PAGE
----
Leanne Garnier waters seed trays in the greenhouse.
Plenty has been helping to support home and community gardening on Pine Ridge Reservation since 1985 when it started off with four families. Today, hundreds of families are benefitting from the program by getting seeds, plants, and produce from the greenhouse at Slim Buttes, or getting help with
prepping a garden space. Program Manager, Milo Yellow Hair says “Slim Buttes Agriculture is a food production entity with major investment in the daily life of Oglala Lakota families. Recognizing the health conditions of the people, it is apparent that live nutrition is needed for health and wellness.” Milo does a one-hour radio show on KILI-FM every Monday from 8 to 9 AM Mountain Time from February until June. You can tune in at www.kiliradio.org The first half hour is in Lakota and the second half hour is in English.
Program Founder, Tom Cook, says “In his radio discussions on gardening, Milo focuses on the importance of fresh foods in diets, the ways and methods of growing, and the need for live inputs to the soil. He maps the congruency of Biodynamic gardening methods with ‘thinking in Indian,’ as the appropriate means of maintaining soil life and plant health. The people need live food for full-force nutrition to even begin realizing their dreams for better, more healthful, and spiritual lives.”
(See Pine Ridge p. 3)
Plenty International is a nongovernmental relief and development organization. Donations to Plenty are tax-deductible.
Plenty, P.O. Box 394, Summertown, TN 38483
Phone: 931-964-4323 Email: firstname.lastname@example.org Website: www.plenty.org
SPRING AND SUMMER 2021
Since May of 2020, Plenty has been funding ADIBE (Asociacion Desarollo Integral de Belen) and TPS (Tecnologia Para La Salud) and AFSC (American Friends Service Committee) to provide emergency food and supplies to hundreds of Mayan families in the
Central Highland communities of Guatemala.
(See Guatemala, p. 2)
(photo by ADIBE}
(photo by ADIBE)
(photo by Milo Yellow Hair}
(Guatemala cont. from p. 1)
Kids To The Country
As reported in the last Plenty Bulletin, KTC bought bikes for the kids who in a normal summer would get to come down to the Farm in Summertown for a little country time. KTC bought 49 bikes, 25 for Be A Helping Hand families and 24 for Safe Haven Family Shelter kids. Hope Hodnett, Children’s Coordinator at Safe Haven
wrote us after getting bikes,
As we unloaded bicycle after bicycle, the reaction was the same. Enormous grins were appearing on the masked faces—we could see it in the eyes. They twinkled. With great anticipation, some families met us at the curb when we pulled up to their temporary homes and apartments with the beautiful new bikes and helmets. Others didn’t realize we were already at their homes, which gave us the opportunity to line up the new bikes
in the driveway. Watching family members peel out the door and burst into exclamations of joy was priceless as they excitedly tried to identify their bike amongst those of their siblings. Just knowing that these families have been through trauma on top of trauma on top of trauma made this moment so much sweeter. Because of some bikes, some helmets, and some compassion, these families are riding stronger through the pandemic and living well into the next chapter of family life.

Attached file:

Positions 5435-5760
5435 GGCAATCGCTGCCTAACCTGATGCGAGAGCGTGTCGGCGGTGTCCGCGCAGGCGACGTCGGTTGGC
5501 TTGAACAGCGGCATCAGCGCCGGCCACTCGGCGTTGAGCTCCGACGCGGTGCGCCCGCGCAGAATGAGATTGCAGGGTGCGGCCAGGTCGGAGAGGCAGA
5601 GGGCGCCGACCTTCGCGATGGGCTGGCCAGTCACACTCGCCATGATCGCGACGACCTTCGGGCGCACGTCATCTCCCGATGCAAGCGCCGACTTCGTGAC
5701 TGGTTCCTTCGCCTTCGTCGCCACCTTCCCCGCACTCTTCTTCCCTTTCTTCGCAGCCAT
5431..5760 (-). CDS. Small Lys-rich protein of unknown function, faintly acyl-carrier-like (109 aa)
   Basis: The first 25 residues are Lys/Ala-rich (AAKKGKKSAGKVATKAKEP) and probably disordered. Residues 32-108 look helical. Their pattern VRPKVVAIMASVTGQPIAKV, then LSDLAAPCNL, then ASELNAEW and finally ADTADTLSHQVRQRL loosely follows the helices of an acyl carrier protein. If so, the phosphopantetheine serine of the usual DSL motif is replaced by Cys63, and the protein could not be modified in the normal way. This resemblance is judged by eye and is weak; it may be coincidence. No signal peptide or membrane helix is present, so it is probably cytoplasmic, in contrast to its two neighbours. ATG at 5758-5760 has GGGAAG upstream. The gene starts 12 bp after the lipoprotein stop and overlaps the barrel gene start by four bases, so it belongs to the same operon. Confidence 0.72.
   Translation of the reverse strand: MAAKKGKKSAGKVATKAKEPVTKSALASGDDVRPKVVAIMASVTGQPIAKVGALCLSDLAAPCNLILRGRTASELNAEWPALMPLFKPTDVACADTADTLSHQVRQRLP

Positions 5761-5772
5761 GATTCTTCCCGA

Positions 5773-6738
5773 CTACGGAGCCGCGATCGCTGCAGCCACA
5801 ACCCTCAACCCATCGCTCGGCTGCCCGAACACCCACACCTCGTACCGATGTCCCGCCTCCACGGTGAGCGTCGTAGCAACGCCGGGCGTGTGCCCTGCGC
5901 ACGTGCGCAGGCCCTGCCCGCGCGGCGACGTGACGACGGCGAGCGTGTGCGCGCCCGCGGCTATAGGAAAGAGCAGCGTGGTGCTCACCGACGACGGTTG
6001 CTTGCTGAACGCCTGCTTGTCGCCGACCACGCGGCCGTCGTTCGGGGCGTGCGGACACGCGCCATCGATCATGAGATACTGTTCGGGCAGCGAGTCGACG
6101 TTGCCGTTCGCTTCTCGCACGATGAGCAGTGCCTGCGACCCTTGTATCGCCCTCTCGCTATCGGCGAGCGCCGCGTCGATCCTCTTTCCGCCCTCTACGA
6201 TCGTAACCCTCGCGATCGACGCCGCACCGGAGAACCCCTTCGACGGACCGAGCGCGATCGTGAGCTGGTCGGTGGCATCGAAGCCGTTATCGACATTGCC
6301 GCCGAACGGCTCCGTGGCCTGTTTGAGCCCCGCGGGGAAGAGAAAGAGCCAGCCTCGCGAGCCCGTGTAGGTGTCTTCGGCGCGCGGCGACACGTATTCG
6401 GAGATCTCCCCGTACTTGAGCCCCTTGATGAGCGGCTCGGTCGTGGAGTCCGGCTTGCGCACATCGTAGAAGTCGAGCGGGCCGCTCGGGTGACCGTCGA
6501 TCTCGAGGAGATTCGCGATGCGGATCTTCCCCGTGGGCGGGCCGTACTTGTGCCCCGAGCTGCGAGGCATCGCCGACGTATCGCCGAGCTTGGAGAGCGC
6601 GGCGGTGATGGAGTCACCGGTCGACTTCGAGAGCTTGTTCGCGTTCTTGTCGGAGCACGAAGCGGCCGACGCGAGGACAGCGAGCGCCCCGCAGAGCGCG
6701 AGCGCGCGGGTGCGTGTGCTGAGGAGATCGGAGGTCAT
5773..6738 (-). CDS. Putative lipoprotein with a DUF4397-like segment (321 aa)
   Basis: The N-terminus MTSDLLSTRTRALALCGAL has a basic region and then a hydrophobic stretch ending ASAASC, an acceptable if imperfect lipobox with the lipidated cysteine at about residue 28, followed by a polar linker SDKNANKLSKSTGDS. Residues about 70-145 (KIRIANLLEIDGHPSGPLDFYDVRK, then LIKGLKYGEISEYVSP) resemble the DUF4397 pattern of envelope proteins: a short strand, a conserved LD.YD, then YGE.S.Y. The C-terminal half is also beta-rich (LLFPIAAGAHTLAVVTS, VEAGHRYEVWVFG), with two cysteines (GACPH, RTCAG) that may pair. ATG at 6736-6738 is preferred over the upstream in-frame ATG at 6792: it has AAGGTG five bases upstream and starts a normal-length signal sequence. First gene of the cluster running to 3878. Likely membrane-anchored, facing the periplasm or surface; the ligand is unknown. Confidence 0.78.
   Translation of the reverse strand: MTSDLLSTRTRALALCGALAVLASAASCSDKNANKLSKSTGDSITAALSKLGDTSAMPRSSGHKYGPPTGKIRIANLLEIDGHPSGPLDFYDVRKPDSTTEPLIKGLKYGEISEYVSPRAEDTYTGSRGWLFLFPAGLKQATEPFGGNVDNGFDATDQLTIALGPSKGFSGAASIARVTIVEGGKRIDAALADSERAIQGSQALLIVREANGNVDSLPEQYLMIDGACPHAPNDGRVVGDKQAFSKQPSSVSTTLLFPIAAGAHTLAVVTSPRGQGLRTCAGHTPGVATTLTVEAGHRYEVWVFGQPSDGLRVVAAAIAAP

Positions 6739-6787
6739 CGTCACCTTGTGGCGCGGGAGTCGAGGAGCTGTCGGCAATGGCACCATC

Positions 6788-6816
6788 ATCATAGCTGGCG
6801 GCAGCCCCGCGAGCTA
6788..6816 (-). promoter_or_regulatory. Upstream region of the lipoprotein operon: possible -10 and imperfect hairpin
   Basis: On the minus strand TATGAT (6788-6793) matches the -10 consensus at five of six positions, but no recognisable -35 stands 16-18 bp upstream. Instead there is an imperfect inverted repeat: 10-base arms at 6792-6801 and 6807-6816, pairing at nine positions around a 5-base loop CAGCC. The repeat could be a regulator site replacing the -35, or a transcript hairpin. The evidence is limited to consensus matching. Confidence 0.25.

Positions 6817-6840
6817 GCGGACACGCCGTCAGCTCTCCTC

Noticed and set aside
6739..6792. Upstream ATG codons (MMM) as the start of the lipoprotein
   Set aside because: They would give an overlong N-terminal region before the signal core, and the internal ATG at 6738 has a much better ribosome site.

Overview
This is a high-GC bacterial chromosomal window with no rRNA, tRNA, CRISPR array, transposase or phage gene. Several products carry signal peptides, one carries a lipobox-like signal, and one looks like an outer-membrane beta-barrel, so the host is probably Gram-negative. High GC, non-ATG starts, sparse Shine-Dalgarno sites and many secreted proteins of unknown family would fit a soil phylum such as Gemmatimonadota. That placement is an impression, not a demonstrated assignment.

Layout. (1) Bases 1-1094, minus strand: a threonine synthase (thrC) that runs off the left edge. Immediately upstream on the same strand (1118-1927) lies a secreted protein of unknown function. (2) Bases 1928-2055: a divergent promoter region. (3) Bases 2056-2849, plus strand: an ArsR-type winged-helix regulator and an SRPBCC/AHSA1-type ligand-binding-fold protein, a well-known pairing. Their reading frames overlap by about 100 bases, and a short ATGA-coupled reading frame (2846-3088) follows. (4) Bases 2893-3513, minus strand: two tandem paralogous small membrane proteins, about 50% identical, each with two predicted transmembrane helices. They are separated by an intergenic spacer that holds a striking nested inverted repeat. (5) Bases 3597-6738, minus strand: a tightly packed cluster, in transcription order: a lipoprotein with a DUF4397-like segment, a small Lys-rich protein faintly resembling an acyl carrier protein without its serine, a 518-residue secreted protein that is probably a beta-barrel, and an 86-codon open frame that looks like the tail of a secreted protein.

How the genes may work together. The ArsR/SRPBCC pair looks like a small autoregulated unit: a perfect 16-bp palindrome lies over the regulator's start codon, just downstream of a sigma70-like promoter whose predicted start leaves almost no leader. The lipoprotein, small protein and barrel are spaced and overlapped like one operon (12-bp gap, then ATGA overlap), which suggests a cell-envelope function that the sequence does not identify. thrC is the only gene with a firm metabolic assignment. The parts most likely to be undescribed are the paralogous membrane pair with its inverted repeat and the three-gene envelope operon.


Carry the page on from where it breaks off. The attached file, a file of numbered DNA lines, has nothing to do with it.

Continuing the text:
New KTC bike appreciated at Be A Helping Hand
(photo by Sara Jean Schweitzer)
Last November Nicaragua was blasted by two major hurricanes, Eta (category 4, landing on Nov. 3) and Iota (category 5, landing on Nov. 17). The storms brought 150 mph winds and up to 20 inches of rain in some places destroying crops and hundreds of homes. The most impacted part of the country was the Northeast coastal region where many of the country’s indigenous Miskito people are living. Plenty donated a small grant for the purchase of food for families in the El Caminante and Thelma Morales neighborhoods of the city of Bilwi, where 100,000 people live in the hardest hit area of the coast.
Deliveries have included cleaning supplies and facemasks, black beans, corn-soy cereal, rice, oatmeal, cooking oil, soymilk and other staples.
Miriam Iquique, Director of TPS, is passing out
food and supplies to women in a Highland village.
(photo credit TPS)
(photo credit ADIBE) (photo credit ADIBE)
(Pine Ridge cont. from p. 1)
Books To Kids
Rexanne Long Visitor fills greenhouse seed trays with Batch 64 Moonshine potting soil donated to the project by Waste Farmers in Colorado.
The Pine Ridge garden project had gotten underway last February, but when Covid-19 came to the Reservation everything shut down. However, the Tribal Council determined that transportation related to food was essential, which meant the project could continue. Eight thousand potato, onion, tomato, squash, corn, peppers and melon seedlings were distributed to families for their gardens. Milo was able to continue doing his radio show promoting home gardening and good nutrition. He was also able to keep listeners updated with the latest news about the spread of the virus on the Reservation, stressing mask-wearing and social distancing, which are especially challenging on Pine Ridge because homes tend to be overcrowded. For 2021 a new greenhouse has been added and more raised beds are being built. We want to thank Running Strong for American Indian Youth, Center for Sacred Studies, the Philip R. Jonsson Foundation and Suzanne Jonsson, AMB Foundation, Onaway Trust, and Sacred Healing Circle along with the many individual Plenty donors for supporting the work at Pine Ridge.